What is the Payfac Model
Written by Shannon LeDuff, in Category Latest Articles
Payment processing services traditionally require businesses to create merchant accounts with an independent sales organization (ISO) that works on behalf of the bank that ultimately serves the accounts.
This can be an onerous approval process, particularly for higher risk merchants. To create a more streamlined processing option for businesses, the payment facilitator, or payfac, model has emerged. This allows software companies to provide processing services built into their products, giving an experience closer to seamless processing for companies that need to accept these payments.
The acquirer is the financial institution that provides the basic payment processing structure for businesses. In a traditional ISO model, the acquirer would sign merchant accounts directly with the businesses for which they are processing payments.
For payfacs, though, the acquirer assists with setup and monitors compliance, while shifting most of the risk for chargebacks and other problems over to the payfac itself. This allows facilitators to work more directly with the businesses in servicing their accounts.
The submerchant is the business that contracts with a payfac. A submerchant account allows these companies to work closely with the processing provider, as opposed to working with an acquirer through an ISO.
This particularly helps businesses that do not yet have a large volume of payments to process, or want a more direct relationship with the entity actually servicing the payment account.
The Payment Facilitator
The payfac itself is usually a software provider that builds payment processing into the product it provides for customers. In doing so, it adds an ongoing revenue stream for its business by generating fees for every transaction processed.
In addition, it allows the submerchant to conduct and stay in business, and allows it to do so without the ISO barrier between the it and the service provider.
On the other hand, the payfac does assume a higher risk load than an ISO would. When an ISO signs contracts, the reason the process becomes so extensive is that the acquirer carries the risk of chargebacks and default.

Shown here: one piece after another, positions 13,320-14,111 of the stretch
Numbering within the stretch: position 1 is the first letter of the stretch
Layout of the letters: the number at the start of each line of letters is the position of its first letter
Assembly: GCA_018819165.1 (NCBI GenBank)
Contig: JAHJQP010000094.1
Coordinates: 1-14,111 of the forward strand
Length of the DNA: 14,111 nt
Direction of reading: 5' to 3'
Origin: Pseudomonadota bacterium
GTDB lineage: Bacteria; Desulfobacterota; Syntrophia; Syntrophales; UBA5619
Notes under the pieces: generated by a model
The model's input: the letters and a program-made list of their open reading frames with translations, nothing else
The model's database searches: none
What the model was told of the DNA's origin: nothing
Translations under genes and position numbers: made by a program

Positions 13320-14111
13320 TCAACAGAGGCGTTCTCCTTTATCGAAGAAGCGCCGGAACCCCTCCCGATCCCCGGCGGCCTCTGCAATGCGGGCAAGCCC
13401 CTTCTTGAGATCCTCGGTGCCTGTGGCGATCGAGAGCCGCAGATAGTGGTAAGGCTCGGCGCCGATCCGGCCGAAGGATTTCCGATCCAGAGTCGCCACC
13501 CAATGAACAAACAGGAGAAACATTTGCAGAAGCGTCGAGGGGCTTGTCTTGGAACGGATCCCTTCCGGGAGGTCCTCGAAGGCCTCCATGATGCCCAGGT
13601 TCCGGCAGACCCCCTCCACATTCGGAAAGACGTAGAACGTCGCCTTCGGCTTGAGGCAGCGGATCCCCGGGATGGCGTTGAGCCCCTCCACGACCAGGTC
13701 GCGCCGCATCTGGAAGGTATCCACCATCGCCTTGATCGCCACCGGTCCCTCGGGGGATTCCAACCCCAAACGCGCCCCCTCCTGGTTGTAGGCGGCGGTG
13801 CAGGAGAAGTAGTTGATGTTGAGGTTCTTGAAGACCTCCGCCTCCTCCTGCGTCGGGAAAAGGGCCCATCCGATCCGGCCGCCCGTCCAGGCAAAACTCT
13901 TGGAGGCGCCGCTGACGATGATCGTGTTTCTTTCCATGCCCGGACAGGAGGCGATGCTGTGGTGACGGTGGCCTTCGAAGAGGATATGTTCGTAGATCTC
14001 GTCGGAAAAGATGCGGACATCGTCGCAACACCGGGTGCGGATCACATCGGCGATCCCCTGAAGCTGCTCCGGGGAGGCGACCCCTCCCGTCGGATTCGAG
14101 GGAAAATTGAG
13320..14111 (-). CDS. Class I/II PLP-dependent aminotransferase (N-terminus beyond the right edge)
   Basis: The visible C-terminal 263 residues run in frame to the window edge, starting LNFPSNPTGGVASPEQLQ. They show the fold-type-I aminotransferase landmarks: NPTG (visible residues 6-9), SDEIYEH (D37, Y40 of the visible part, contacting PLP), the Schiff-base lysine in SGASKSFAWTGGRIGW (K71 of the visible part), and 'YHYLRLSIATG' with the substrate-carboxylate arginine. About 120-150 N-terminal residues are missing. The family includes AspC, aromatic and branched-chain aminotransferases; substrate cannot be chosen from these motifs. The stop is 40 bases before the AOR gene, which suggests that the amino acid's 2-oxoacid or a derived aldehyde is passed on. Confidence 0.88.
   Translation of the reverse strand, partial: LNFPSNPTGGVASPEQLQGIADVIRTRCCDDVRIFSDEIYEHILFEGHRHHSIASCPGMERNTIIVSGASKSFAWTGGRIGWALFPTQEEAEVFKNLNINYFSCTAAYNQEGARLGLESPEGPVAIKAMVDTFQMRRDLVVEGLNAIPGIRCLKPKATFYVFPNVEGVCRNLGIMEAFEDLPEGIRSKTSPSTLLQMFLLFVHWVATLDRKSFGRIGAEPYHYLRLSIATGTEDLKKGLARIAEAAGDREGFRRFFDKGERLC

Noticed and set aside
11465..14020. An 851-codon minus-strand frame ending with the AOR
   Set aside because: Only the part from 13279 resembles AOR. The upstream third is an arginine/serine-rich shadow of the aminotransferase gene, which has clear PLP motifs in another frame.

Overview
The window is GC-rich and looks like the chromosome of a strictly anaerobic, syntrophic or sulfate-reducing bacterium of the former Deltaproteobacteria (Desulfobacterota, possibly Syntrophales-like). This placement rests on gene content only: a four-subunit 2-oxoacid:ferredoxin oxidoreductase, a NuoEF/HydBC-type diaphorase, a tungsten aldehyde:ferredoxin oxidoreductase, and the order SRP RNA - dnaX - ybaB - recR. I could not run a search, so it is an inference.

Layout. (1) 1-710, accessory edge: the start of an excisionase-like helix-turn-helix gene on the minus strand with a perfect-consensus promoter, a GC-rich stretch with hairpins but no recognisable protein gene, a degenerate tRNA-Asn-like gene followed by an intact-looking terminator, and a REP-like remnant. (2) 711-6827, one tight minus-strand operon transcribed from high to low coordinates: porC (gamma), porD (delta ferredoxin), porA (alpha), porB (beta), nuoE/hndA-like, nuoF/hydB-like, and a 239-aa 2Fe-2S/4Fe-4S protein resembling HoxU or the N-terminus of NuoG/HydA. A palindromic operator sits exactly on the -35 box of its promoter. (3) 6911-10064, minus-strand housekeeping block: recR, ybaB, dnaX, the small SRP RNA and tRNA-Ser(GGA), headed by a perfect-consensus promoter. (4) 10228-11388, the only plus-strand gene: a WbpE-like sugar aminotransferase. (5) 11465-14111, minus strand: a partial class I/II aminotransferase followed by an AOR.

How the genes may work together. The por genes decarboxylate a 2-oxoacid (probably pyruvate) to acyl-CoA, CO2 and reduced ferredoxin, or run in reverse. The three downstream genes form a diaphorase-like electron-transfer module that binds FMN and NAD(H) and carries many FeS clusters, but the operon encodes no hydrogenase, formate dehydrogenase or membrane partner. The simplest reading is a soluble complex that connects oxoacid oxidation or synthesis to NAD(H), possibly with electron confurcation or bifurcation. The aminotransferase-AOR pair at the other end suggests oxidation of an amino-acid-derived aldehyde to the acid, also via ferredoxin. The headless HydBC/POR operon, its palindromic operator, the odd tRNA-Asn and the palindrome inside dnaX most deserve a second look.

It thus must assess those risks for each new merchant account and monitor each merchant for compliance with various financial laws, rules, regulations, and industry standards.
Much of this onus falls on the facilitator in the payfac model. Because it is contracting directly with the submerchant, it does the legwork to assess risk and determine whether the submerchant account poses an unacceptable level of risk. If an account loses money, the cost ultimately falls on the facilitator rather than on the acquirer.
Managing Risk Under the Model
Two factors help mitigate some of the risks payfacs assume. First, they generally charge higher processing fees than does an acquirer through an ISO. For successful accounts, this creates a higher profit margin that allows them to take on more risk to their business.
And when they do have chargebacks on accounts, they charge higher fees on this to further balance the risk and revenue.
Second, payfacs benefit from the streamlined processing that their software provides. These instantaneous payments allow them to process more transactions per day with busy submerchant accounts, thus building in volume to hedge against the risks those accounts bring.
A payfac provides convenient, streamlined payment processing services to submerchants that either have difficulty signing up for processing through an ISO or prefer the more direct relationship with the party servicing their accounts.
While they assume more risk than an ISO does, the payfac model provides levels of service and convenience that should only continue to drive it toward future growth.